The society we live in today is undergoing a paradigm shift (Murray 2009). The crisis of the capitalist model is creating the need for certain social innovation processes (Murray et al. 2010, Manzini 2015). This paper presents an example of how social innovation and service design (Meroni and Sangiorgi 2012, Stickdorn and Schneider 2012) can promote local territories through making. We tested a “what-if ” situation to answer the following research questions: a) what kind of maker space could work in this territory; b) who are the potential users, and c) if making could increase the local territory’s appeal for social innovation. Using the method of action research (Stringer 2014, Stoecker 2012), we created a demonstration plan we refer to as demo service in order to experiment with different kinds of activities and areas of application. The MakeinProgress (MiP) project was then initiated. MiP was a case study of the way making could facilitate local development (Bianchini et al. 2014) with the aid of service design. MiP previewed the use and social function of an old filanda (textile mill) being restored thanks to public financing. The converted former mill was initially conceived of as a business incubator and was later adapted to fit local needs. The territory in question was unfamiliar with the dynamics of making, maker spaces, and social innovation. Service design was widely and practically used (i.e. open calls for ideas, workshops, space hacking, etc.), hence demonstrating what can be achieved when design positions itself as the intermediary between institutions and local communities. The action research methodology helped an awareness of the project to emerge and spread through the local territory, aiding the identification and training of a group of local citizens who could assume management of the space; it also helped shape the space according to local demands. Thanks to service design, the former mill became a place that allowed the community to promote new job opportunities, share ideas, and facilitate the creation of new businesses. MiP also enabled new collaborations between the creative community and pre-existing local companies, helping the latter to benefit from the community through exposure to new technologies and the cross-pollination of ideas.

Empowering Locals Through Service Design and Social Innovation: The MakeinProgress Case Study

V. Arquilla;BARBIERI, ALESSANDRA
2018

Abstract

The society we live in today is undergoing a paradigm shift (Murray 2009). The crisis of the capitalist model is creating the need for certain social innovation processes (Murray et al. 2010, Manzini 2015). This paper presents an example of how social innovation and service design (Meroni and Sangiorgi 2012, Stickdorn and Schneider 2012) can promote local territories through making. We tested a “what-if ” situation to answer the following research questions: a) what kind of maker space could work in this territory; b) who are the potential users, and c) if making could increase the local territory’s appeal for social innovation. Using the method of action research (Stringer 2014, Stoecker 2012), we created a demonstration plan we refer to as demo service in order to experiment with different kinds of activities and areas of application. The MakeinProgress (MiP) project was then initiated. MiP was a case study of the way making could facilitate local development (Bianchini et al. 2014) with the aid of service design. MiP previewed the use and social function of an old filanda (textile mill) being restored thanks to public financing. The converted former mill was initially conceived of as a business incubator and was later adapted to fit local needs. The territory in question was unfamiliar with the dynamics of making, maker spaces, and social innovation. Service design was widely and practically used (i.e. open calls for ideas, workshops, space hacking, etc.), hence demonstrating what can be achieved when design positions itself as the intermediary between institutions and local communities. The action research methodology helped an awareness of the project to emerge and spread through the local territory, aiding the identification and training of a group of local citizens who could assume management of the space; it also helped shape the space according to local demands. Thanks to service design, the former mill became a place that allowed the community to promote new job opportunities, share ideas, and facilitate the creation of new businesses. MiP also enabled new collaborations between the creative community and pre-existing local companies, helping the latter to benefit from the community through exposure to new technologies and the cross-pollination of ideas.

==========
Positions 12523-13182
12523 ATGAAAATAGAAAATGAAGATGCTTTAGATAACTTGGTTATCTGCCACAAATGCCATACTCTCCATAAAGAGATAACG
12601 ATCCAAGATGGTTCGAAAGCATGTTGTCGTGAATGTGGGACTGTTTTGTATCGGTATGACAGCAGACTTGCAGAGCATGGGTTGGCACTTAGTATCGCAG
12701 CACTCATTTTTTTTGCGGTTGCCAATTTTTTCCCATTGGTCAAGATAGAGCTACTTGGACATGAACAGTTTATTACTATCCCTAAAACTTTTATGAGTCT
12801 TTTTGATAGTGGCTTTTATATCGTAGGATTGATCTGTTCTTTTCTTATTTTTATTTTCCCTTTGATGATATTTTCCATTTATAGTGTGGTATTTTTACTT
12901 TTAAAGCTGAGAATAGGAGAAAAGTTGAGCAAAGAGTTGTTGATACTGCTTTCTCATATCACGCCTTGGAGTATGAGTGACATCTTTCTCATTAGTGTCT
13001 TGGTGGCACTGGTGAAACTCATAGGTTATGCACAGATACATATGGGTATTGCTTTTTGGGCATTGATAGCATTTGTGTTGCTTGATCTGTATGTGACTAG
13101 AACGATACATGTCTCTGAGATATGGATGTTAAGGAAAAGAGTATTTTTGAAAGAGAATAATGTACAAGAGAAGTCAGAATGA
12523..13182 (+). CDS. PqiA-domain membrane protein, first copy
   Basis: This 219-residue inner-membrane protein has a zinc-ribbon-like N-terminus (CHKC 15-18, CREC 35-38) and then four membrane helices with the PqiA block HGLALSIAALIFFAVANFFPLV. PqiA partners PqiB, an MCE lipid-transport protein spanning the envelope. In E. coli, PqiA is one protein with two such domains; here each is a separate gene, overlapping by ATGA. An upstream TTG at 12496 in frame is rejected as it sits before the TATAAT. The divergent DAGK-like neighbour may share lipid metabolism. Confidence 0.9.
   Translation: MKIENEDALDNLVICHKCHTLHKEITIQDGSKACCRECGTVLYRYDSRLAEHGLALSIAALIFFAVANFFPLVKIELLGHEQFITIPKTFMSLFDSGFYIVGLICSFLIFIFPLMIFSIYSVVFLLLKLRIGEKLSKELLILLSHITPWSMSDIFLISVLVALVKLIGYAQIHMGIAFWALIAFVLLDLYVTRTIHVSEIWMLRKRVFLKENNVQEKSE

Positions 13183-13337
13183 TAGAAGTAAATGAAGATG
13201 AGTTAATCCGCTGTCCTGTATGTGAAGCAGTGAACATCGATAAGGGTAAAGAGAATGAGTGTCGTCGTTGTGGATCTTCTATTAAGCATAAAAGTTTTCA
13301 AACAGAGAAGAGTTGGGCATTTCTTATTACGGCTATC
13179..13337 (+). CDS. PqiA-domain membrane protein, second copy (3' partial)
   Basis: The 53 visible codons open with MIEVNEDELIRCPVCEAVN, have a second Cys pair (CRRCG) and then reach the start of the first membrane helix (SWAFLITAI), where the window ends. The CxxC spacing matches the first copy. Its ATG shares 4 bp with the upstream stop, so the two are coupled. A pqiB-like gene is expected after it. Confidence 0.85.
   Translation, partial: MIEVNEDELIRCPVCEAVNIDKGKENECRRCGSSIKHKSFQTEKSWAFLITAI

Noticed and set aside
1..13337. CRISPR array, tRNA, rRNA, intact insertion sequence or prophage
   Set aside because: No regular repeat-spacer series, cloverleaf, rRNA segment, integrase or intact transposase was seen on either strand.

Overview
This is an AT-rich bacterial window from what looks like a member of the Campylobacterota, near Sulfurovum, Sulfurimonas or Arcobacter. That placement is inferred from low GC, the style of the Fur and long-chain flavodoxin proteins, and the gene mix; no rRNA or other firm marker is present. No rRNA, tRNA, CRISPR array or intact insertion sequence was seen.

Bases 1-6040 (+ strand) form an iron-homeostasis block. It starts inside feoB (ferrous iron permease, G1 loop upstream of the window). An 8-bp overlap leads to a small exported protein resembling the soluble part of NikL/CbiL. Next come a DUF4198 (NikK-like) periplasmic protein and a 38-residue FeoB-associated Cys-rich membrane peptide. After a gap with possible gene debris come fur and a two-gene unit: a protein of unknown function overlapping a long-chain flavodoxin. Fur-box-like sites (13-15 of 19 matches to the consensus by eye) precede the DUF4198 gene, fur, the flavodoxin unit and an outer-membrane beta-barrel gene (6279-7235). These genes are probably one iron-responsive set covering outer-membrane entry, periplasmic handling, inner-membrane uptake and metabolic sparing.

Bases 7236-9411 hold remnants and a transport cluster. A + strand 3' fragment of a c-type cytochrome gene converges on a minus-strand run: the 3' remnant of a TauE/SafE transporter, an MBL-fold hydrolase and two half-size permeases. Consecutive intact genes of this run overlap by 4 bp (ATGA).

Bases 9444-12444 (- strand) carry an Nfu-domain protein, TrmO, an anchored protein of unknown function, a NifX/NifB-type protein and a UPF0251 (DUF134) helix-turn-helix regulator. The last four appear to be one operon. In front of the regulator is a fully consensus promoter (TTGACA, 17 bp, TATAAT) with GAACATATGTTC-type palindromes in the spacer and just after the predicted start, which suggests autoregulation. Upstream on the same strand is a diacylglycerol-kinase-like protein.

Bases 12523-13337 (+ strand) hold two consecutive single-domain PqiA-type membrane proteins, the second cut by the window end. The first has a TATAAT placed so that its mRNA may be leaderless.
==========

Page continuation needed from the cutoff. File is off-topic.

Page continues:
Unfrozen – a Design Research Reader by the Swiss Design Network
978-3-03863-032-6
Service Design, Social Innovation, Social Business, Resilience, Design
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Utilizza questo identificativo per citare o creare un link a questo documento: https://hdl.handle.net/11311/1063945
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